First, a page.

Should a university student be imprisoned for a piece of paper that appears to threaten a "murderous rampage similar to the [Virginia Tech] shooting?"
That question, it seems, will continue to be debated in court, with news this week that the Illinois Attorney General is appealing the overturned conviction of Olutosin Oduwole, the former Southern Illinois University at Edwardsville student who, for years now, has fought against accusations that he attempted to make "terrorist threats."
"Terrorism is inconsistent with civilized society and cannot be tolerated," the petition, full document on view below, says, citing a post-9/11 anti-terrorism act.
Does the state have a strong enough case to send Oduwole back to prison?
As we've reported, Oduwole, now 27, who was charged in 2007 and convicted in 2011, won a major victory this year when an appeals court overturned the guilty decision, citing insufficient evidence in the case against him.
Soon after, Madison County State's Attorney Tom Gibbons requested an appeal, arguing that law enforcement officials were able to thwart a major mass shooting and Oduwole needs to face consequences for his attempts to make a terrorist threat.
The case centers on a note found in Oduwole's impounded car that referenced a PayPal account, saying:
If this account doesn't reach $50,000 in the next 7 days then a murderous rampage similar to the VT shooting will occur at another highly populated university, this is not a joke!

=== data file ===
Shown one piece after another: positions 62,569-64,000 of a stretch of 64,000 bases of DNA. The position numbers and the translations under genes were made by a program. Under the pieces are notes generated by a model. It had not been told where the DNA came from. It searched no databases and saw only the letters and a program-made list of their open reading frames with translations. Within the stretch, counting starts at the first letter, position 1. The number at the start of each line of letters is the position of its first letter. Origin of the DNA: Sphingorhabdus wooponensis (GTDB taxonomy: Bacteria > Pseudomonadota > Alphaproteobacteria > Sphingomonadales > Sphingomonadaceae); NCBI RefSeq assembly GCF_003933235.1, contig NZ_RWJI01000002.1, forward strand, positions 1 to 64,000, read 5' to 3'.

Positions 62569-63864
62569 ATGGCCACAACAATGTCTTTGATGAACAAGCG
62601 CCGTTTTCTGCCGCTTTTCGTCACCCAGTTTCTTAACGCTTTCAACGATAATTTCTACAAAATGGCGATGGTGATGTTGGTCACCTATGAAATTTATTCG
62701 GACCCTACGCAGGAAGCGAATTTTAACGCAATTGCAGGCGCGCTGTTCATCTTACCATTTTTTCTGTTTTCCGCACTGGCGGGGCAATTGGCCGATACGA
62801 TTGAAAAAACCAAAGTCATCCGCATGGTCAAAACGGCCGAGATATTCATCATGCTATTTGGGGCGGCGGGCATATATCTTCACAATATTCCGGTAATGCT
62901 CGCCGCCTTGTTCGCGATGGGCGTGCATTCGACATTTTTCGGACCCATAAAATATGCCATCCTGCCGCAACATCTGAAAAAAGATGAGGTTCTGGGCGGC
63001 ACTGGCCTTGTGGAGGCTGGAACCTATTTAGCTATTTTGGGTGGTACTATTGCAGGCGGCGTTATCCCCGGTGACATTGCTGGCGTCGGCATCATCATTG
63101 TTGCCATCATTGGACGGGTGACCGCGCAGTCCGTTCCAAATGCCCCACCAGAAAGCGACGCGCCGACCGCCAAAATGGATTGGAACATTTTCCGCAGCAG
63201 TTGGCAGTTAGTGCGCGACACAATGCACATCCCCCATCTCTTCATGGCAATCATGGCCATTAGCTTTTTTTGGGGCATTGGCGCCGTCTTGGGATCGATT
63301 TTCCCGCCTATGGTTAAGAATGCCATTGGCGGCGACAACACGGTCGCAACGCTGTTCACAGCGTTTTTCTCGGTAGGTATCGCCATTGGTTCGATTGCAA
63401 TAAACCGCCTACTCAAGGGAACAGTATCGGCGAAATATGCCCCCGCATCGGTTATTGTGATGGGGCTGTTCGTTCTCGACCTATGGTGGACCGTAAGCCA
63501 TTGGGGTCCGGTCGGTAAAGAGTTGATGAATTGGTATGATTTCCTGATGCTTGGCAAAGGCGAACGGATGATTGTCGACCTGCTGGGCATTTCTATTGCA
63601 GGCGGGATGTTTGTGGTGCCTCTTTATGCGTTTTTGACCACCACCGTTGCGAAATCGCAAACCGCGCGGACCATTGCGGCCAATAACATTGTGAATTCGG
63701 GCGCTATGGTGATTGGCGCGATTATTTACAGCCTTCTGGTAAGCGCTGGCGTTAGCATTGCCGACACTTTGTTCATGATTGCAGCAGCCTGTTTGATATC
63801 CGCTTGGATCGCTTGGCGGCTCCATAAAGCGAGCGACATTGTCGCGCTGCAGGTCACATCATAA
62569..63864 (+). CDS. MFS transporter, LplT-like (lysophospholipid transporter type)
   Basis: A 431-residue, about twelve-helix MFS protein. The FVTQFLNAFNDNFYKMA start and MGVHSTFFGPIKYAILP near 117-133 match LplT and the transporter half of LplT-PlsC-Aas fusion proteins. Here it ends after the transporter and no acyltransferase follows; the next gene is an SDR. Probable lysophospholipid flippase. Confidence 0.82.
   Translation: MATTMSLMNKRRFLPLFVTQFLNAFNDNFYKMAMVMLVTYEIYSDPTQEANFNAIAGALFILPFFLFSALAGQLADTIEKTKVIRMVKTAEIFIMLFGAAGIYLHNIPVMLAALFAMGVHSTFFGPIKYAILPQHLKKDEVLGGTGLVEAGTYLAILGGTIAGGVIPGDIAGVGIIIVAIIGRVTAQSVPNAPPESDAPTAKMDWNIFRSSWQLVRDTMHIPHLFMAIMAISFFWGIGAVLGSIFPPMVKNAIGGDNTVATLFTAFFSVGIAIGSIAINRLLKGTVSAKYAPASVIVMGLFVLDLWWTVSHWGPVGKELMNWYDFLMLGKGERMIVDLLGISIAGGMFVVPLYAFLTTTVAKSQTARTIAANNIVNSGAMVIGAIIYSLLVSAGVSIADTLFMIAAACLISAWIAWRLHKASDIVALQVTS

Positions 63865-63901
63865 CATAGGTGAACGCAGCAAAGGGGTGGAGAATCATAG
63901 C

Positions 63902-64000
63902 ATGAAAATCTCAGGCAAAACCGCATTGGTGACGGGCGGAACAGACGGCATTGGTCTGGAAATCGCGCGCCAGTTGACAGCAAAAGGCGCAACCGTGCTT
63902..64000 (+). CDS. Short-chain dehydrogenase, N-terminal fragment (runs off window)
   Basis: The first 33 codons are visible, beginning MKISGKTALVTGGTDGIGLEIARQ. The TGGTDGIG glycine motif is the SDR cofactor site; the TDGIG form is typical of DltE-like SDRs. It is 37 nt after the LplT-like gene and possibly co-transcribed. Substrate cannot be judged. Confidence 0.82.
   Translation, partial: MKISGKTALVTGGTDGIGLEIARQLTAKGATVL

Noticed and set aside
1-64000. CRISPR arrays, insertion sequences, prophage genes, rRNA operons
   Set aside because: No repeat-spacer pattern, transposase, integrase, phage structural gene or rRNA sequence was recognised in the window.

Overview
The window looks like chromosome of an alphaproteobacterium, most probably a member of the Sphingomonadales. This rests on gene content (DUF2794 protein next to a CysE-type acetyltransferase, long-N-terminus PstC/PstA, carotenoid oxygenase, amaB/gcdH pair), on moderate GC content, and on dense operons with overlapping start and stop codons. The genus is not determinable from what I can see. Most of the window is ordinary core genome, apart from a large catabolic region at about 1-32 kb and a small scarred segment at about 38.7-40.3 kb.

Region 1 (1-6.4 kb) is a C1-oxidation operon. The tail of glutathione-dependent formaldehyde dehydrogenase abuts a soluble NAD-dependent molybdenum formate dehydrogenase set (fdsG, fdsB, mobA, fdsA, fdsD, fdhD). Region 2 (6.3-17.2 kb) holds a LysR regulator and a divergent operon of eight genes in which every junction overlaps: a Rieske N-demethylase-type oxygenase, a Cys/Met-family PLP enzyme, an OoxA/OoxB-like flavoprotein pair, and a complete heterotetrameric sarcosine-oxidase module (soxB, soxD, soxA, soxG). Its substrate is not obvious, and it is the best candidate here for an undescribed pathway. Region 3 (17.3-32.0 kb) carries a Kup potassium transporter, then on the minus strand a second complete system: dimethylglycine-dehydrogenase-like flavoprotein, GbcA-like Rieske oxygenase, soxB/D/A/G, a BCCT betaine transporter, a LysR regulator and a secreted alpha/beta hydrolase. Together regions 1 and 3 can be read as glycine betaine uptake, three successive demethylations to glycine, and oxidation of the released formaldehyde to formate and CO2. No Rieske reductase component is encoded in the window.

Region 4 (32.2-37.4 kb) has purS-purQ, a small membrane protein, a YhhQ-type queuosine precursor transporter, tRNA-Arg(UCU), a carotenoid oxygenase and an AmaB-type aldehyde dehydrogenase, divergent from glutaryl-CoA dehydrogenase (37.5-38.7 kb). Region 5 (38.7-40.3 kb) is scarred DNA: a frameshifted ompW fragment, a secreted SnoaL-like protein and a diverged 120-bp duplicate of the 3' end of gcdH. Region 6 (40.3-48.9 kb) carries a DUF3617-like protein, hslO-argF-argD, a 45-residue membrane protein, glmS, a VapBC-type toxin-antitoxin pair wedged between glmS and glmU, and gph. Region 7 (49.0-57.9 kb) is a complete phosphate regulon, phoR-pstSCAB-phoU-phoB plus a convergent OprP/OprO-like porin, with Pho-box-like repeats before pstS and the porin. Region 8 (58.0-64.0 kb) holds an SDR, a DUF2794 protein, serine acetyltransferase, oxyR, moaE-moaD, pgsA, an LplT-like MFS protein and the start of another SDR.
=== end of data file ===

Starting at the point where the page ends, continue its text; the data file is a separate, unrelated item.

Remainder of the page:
Studying at the campus just northeast of St. Louis, Oduwole was already under investigation at the time.
His attorneys argue that the piece of paper was private and was just a draft of a rap song he was writing.
The appeal petition of Attorney General Lisa Madigan's office, filed yesterday, says:
This Court's review is warranted because of the importance of the question presented. In crafting the Terrorism Act, our legislature found 'the devastating consequences of the barbaric attacks on the World Trade Center and the Pentagon on September 11, 2001 underscore the compelling need for legislation that is specifically designed to combat the evils of terrorism. Terrorism is inconsistent with civilized society and cannot be tolerated.'
Continue for more details on the case against Oduwole and the full petition.
The petition also argues that the appellate court overstepped its function by "improperly reweighing the evidence presented to the jury," -- which had originally found him guilty.
In a news release yesterday announcing the petition, the office of the state's attorney notes that police had found a .25 caliber handgun in Oduwole's campus apartment and that he had ordered three identical .380 semi-automatic handguns along with a .45 caliber semi-automatic firearm, which he was expecting in the mail at the time of his arrest.
Prosecutors have pointed as well to a short video he had created that allegedly had even more explicit threatening language .
"We presented a case that showed that the actions of this defendant represented a threat to the community and a jury agreed with us," said Gibbons. "I am hopeful that the Illinois Supreme Court will agree to hear this important case and restore justice for our community by reinstating the Jury's verdict."
Daily RFT left a message with Oduwole's attorney yesterday and will update if we hear back.
Here's the full petition for leave to appeal from Maddigan's office.
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